446
446

PROPERTY FROM THE WARSHAWSKY COLLECTION

Tiffany Studios
AN IMPORTANT "ELABORATE PEONY" TABLE LAMP
Estimate
300,000400,000
LOT SOLD. 300,000 USD
JUMP TO LOT
446

PROPERTY FROM THE WARSHAWSKY COLLECTION

Tiffany Studios
AN IMPORTANT "ELABORATE PEONY" TABLE LAMP
Estimate
300,000400,000
LOT SOLD. 300,000 USD
JUMP TO LOT

Details & Cataloguing

Tiffany: Dreaming in Glass

|
New York

Tiffany Studios
AN IMPORTANT "ELABORATE PEONY" TABLE LAMP
with a rare "Arch and Leaf" base 
shade impressed TIFFANY STUDIOS NEW YORK 1903
base impressed TIFFANY STUDIOS/NEW YORK/542
leaded glass, patinated bronze
32 1/2  in. (82.6 cm) high
23 in. (58.4 cm) diameter of shade
circa 1910
Read Condition Report Read Condition Report

Provenance

For the shade:
Film and radio comedians Elsie and Doris Waters, Steyning, England
Joan and Clive Collins, London, circa 1980

Literature

William Feldstein, Jr. and Alastair Duncan, The Lamps of Tiffany Studios, New York, 1983, pp. 32-33 (for another example of the model displaying the identical shade and base pairing)
Alastair Duncan, Martin Eidelberg and Neil Harris, Masterworks of Louis Comfort Tiffany, London, 1989, p. 108 (for the example cited above)
Martin Eidelberg, Alice Cooney Frelinghuysen, Nancy A. McClelland and Lars Rachen, The Lamps of Louis Comfort Tiffany, New York, 2005, pp. 154 and 156 (for another example of the model displaying the identical shade and base pairing)

Catalogue Note

It is not surprising that Tiffany and his designers chose peony flowers as the motif for several lamp shades.  Within the company’s oeuvre, especially the lamp shades, there was a marked preference for spring flowers: daffodils, tulips, apple blossoms, dogwood, wisteria.  Moreover, the peony has an extraordinarily rich blossom, not only in terms of its fullness but its sweet fragrance. Not to be overlooked is the peony’s popularity in Eastern art (it was known as “the King of Flowers”), which was undoubtedly an additional stimulus for choosing it.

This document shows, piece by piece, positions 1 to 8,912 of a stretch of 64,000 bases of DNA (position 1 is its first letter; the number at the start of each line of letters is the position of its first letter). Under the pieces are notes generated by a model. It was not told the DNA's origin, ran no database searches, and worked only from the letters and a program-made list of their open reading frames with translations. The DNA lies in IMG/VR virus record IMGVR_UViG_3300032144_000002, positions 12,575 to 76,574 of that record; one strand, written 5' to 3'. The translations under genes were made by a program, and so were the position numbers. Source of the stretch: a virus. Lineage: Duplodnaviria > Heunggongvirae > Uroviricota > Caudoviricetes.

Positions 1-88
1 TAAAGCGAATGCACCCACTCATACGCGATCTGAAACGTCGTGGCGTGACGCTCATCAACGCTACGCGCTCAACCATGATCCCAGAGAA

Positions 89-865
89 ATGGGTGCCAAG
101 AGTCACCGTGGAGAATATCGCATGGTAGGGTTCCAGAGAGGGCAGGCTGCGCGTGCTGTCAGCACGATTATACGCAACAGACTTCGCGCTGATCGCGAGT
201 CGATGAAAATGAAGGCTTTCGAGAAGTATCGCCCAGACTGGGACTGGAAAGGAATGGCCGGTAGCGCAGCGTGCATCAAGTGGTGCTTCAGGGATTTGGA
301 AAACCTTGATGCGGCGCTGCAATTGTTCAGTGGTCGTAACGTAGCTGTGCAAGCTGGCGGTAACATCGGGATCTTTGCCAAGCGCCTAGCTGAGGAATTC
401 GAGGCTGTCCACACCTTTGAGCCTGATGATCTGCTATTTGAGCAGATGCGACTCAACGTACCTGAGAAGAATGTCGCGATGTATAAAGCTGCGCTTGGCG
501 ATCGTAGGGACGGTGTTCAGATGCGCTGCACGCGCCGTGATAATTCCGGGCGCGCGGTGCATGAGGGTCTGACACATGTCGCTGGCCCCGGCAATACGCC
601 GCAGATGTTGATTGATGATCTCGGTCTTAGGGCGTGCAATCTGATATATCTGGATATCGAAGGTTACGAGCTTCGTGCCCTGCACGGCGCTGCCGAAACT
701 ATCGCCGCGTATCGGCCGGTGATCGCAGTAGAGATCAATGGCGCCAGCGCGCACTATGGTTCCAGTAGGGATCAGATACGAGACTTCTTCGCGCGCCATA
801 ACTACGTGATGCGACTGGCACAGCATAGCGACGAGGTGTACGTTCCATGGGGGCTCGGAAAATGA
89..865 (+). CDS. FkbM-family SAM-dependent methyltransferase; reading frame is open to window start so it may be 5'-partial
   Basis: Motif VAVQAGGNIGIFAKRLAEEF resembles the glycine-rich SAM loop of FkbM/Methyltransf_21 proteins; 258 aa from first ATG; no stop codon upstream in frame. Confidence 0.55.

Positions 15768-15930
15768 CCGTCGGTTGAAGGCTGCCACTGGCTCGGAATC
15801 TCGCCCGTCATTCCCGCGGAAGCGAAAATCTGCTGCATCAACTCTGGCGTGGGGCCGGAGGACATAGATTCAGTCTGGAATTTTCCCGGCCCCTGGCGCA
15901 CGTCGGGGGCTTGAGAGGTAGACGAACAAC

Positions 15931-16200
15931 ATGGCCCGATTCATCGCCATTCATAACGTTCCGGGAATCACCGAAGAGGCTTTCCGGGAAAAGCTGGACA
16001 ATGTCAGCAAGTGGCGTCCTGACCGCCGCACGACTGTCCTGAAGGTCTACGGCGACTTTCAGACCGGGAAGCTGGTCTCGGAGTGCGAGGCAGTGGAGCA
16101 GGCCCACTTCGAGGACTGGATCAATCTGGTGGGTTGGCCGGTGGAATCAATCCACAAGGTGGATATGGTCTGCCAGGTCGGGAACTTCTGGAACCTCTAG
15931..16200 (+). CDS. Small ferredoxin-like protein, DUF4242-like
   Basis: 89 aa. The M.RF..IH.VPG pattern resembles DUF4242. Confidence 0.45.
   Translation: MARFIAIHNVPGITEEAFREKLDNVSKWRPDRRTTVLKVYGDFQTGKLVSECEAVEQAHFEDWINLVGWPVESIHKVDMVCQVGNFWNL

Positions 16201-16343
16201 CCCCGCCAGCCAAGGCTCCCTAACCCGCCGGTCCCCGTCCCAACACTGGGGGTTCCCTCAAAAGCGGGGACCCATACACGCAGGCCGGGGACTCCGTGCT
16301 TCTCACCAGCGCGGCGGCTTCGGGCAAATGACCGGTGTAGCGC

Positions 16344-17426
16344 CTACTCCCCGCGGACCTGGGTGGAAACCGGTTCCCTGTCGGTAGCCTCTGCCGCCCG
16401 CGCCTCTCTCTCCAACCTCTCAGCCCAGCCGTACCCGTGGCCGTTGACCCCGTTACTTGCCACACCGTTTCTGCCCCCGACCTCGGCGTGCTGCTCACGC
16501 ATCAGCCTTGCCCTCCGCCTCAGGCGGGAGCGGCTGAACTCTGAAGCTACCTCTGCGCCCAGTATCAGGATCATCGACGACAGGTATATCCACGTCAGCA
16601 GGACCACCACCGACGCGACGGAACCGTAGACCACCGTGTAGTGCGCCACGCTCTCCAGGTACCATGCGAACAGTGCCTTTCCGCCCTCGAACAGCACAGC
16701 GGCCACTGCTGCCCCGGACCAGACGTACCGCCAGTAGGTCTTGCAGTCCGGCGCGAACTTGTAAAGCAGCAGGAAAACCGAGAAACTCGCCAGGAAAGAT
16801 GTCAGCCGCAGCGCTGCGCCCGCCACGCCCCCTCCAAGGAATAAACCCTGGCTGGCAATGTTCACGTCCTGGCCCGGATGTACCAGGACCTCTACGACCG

One of the most remarkable aspects of peonies is the species’ wide range of colors: from white through pink to the deepest of reds.  But Tiffany’s workers often surpassed nature, as seen in the present lamp. Here, a spectrum of light pinks, mauves, and deep purplish reds grow in colorful abandon as though on a single bush.  Tiffany repeatedly deemed himself a colorist and that is certainly manifest here. The selector who chose the glass for this lamp outdid themself in this instance.

This shade, designed after Clara Driscoll, chief designer for Tiffany’s floral lamps, left the firm, reveals how well the company succeeded in her absence and that the Tiffany Studios tradition continued to flourish.  A shade with simpler, single peonies, presumably designed by her, had been introduced before 1906 and apparently sold well since it remained in production after 1910 when so many of the other floral shades were discontinued.  The “Elaborate Peony” conveys the notion that this design represents a hybrid, doubled blossom.  Despite Tiffany’s normal shunning of such hybrid species, here he was drawn to the sheer splendor and richness of these full blossoms.  This later design, one that was introduced sometime after the October 1910 Price List and before the 1913 Price List, reveals that despite the firm’s general tendency toward simplification in the second decade of the century, it could also produce designs that are as full and even more complex than before.  The profusion of passages with confetti glass greatly enriches the effect.  The colors of the blossoms are intense and saturated, and so is the deep blue sky at the top. Were we to discuss Tiffany’s mature style after 1900 in terms of painting, comparing his work to that of Titian or Monet (he certainly would encourage this), then we could speak of these saturated colors as his ultima maniera.

The bronze base, generally identified as the “Arch and Leaf” model, reveals the firm’s mastery of casting in bronze.  Its gracefully sloping form merges the traditional notion of base and shaft into one tapered, organic shape.  Moreover, while most lamp bases tend to be solid and architectural, here it is more like openwork.  The arches are modeled three-dimensionally, contributing to the sense of an abstracted, organic plant structure—and this conceit works wonderfully with the floral shade.

—Martin Eidelberg

Tiffany: Dreaming in Glass

|
New York